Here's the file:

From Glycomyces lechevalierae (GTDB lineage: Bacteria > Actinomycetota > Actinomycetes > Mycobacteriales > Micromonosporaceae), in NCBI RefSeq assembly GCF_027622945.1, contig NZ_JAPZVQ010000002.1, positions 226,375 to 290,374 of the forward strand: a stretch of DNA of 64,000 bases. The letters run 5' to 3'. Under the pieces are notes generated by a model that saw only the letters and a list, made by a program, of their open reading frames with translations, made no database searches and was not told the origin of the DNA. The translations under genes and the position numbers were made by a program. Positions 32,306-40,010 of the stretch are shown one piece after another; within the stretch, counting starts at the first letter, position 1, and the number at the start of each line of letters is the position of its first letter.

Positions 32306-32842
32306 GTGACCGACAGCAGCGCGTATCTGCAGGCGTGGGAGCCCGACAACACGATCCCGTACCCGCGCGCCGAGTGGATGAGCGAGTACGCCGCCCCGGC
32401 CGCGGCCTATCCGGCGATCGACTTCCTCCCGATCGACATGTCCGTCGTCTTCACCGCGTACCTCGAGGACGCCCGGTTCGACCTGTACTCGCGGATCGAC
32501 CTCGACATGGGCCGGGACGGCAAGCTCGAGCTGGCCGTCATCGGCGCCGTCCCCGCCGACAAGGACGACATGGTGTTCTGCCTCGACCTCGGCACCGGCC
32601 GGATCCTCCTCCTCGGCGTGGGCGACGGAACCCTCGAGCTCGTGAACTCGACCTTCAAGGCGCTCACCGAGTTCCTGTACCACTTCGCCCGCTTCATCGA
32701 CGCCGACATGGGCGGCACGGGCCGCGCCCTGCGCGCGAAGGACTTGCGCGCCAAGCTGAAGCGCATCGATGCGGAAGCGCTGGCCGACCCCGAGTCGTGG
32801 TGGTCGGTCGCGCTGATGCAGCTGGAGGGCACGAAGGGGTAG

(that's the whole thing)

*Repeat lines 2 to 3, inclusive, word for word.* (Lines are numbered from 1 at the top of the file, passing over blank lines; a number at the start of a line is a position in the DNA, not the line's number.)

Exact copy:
Positions 32306-32842
32306 GTGACCGACAGCAGCGCGTATCTGCAGGCGTGGGAGCCCGACAACACGATCCCGTACCCGCGCGCCGAGTGGATGAGCGAGTACGCCGCCCCGGC